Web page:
RAMADI, Iraq (Army News Service, Dec. 28, 2009) - Of 62 suspected Al Qaeda, insurgents, kidnappers, murderers, and bomb builders targeted by the Ramadi-based Anbar Operations Command, 20 were captured by Anbar Iraqi security forces during autumn 2009.

The high level of success for the command-and-control center of all Anbar Iraqi Security Forces is the result of a high degree of intelligence-sharing and partnership between Iraqis and Americans, according to the senior Iraqi military officer in Anbar.

"At the AOC, we have a very high level of coordination between American and Iraqi forces in all areas, including operations, intelligence, logistics, and even media," said Staff Maj. Gen. Abd Al-Aziz Muhammad Jasim Ahmad Al-Mufriji, commanding general of the AOC. "Our intention is to develop that coordination to achieve a high standard."

Col. Kenneth Royalty, chief of the AOC Stability Transition Team, a group of U.S. Army advisors attached to 1st Brigade, 82nd Airborne Division (Advise and Assist Brigade), and principal U.S. advisor to Aziz, said that the AOC has, over time, developed the analytical skills and coordination required to effectively execute intelligence-driven operations against the insurgency.

A longtime Army planner, Royalty and his staff of advisors have pushed the AOC toward long-term planning while maintaining current battlefield awareness. The AOC S-TT has also encouraged daily intelligence-sharing between Iraqi intelligence agencies and their American counterparts. The S-TT is currently standing up an American intelligence "fusion cell" to work side-by-side with the Iraqi fusion cell.

"Iraqis are excellent at responding to current situations, but have required some mentoring and advising to improve their long-term planning skills," said Royalty. "We're trying to show them that, if you pay a little up front, you don't have to pay as much later."

As a result of the S-TT's influence, the AOC now has daily battlefield update briefs, weekly battlefield assessment briefs, weekly planning reviews, and a weekly targeting meeting with representatives from 1st and 7th Iraqi Army divisions, the national and provincial police forces, Department of Border Enforcement and four intelligence agencies, including the National Information and Investigation Agency, the Iraqi National Intelligence Service, Iraq's National Security Agency and the Directorate General of Intelligence and Security.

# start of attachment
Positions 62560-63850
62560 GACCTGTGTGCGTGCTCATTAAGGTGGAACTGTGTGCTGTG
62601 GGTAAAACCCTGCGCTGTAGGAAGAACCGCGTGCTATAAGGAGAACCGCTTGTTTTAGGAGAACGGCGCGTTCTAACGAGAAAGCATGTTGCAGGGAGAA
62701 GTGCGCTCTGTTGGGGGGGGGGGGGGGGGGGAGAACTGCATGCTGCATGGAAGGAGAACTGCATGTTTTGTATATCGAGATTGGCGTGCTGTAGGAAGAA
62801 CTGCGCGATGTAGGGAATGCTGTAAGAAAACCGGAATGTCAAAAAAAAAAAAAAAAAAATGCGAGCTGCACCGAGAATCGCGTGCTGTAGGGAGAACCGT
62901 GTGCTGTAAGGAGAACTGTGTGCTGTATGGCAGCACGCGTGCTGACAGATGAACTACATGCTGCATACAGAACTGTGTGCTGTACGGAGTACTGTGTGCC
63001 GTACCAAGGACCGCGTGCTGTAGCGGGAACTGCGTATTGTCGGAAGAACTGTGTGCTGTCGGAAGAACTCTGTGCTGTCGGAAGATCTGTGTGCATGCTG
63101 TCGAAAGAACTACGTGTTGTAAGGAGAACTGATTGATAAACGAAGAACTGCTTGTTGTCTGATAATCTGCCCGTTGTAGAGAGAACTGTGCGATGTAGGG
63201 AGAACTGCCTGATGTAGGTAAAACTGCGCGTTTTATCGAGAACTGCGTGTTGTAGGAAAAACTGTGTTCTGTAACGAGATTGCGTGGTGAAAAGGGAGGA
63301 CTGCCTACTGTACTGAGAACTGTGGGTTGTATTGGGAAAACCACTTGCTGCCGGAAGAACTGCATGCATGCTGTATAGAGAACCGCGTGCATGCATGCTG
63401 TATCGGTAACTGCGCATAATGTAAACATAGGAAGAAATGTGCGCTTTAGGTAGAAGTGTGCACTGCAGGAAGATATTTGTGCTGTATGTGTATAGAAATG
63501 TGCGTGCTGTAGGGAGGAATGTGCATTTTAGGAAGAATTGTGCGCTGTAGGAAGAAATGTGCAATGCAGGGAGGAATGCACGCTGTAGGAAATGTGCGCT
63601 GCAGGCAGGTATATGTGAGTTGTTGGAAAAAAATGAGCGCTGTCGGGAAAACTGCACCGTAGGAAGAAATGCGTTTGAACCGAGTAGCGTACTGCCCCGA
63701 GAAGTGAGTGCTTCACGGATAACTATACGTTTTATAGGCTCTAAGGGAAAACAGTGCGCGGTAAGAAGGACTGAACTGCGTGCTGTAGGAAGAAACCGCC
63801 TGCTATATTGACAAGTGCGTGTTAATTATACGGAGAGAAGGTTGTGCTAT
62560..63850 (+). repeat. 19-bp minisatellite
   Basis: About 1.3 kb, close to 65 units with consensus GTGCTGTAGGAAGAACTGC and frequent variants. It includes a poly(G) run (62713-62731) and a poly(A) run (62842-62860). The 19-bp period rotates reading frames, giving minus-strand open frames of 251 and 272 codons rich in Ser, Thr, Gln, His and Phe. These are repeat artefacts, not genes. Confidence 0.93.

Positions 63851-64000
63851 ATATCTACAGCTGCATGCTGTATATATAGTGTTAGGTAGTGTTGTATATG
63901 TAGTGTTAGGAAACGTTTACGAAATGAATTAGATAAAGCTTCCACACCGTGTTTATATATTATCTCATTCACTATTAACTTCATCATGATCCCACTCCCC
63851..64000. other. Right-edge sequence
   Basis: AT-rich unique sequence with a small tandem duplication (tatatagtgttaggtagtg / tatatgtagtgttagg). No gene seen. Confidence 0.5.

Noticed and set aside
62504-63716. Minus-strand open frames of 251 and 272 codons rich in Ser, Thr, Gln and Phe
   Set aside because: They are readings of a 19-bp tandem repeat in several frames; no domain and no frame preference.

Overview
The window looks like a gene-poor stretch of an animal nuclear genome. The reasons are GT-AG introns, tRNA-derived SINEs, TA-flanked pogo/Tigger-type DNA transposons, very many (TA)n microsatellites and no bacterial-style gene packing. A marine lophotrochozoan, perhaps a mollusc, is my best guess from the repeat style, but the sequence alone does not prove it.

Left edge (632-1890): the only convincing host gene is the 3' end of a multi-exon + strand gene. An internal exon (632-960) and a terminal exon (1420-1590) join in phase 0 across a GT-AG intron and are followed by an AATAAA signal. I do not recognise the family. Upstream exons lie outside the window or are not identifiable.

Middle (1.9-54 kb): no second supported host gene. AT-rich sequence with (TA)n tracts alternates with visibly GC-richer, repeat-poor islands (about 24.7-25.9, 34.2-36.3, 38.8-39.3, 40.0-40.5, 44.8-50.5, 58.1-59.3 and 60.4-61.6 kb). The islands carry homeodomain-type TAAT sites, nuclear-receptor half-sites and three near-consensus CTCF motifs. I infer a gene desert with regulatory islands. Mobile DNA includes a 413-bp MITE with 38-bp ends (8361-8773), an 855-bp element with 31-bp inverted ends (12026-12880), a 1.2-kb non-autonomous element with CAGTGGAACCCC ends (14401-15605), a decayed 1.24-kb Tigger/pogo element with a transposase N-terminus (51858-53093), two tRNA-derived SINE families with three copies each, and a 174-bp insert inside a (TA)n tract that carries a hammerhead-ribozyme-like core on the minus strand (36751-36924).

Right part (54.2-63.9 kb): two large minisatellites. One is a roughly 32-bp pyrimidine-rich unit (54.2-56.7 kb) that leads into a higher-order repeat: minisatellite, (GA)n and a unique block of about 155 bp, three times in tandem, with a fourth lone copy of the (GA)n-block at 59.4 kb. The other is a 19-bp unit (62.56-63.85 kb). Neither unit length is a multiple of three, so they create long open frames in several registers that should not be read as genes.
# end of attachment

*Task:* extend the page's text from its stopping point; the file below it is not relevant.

As the AOC commander, Aziz and his staff manage all security forces within the province; thus, they will play a primary role in the security for Iraqi national elections in early 2010, he said.

Unlike the provincial elections a year ago, security for the national elections will be conducted jointly between Iraqi Army and Iraqi Police, said Lt. Col. Brian McNaughton, operations adviser for the AOC S-TT.
"They are ready for the elections," said McNaughton. "They have already recertified all 312 polling stations. Security will be much better than it was during the January 2009 provincial elections. Police will form an inner circle of security, and IA will form an outer circle."

As the former commander of the 8th Iraqi Division, Aziz has experience working with police on joint-security missions, as many of the Basra-area checkpoints were manned by IP and IA.

While the overarching missions of military and police are different, the objective of both is to provide security to the entire province, he said.

Intelligence is a critical piece of that security puzzle, said Maj. David Harvie, intelligence advisor of the AOC S-TT.

"Iraqis are very good at human intelligence. We are very good at analysis, imagery, and high-tech solutions," said Harvie. "However, building mutual respect is the most important thing we can do as advisors," he said.

Aziz agreed that communication is of paramount importance with Iraqis being in the lead and Americans in support.

"We have all the basis here for success," said Aziz. "We have a very good country. We have a lot of resources - human resources as well. If all Iraqis work together, especially politicians, that's the only road to success."

"The most important thing [at the AOC] is the dialog that I have with my advisor, Col. Royalty," said Aziz. "We discuss every day what improvements need to be done in all our units."

Since the arrival of Aziz in September, American advisors have noticed major improvements in the functionality of the AOC.

"He gives very good guidance to his staff and expects results," said McNaughton. While the AOC is a temporary command, it is likely to develop into a corps command in the near future, said Royalty.

(Spc. Michael J. MacLeod serves with 1st Brigade, 82nd Airborne Division (Advise and Assist Brigade) Public Affairs.)

Page last updated Fri July 22nd, 2011 at 12:16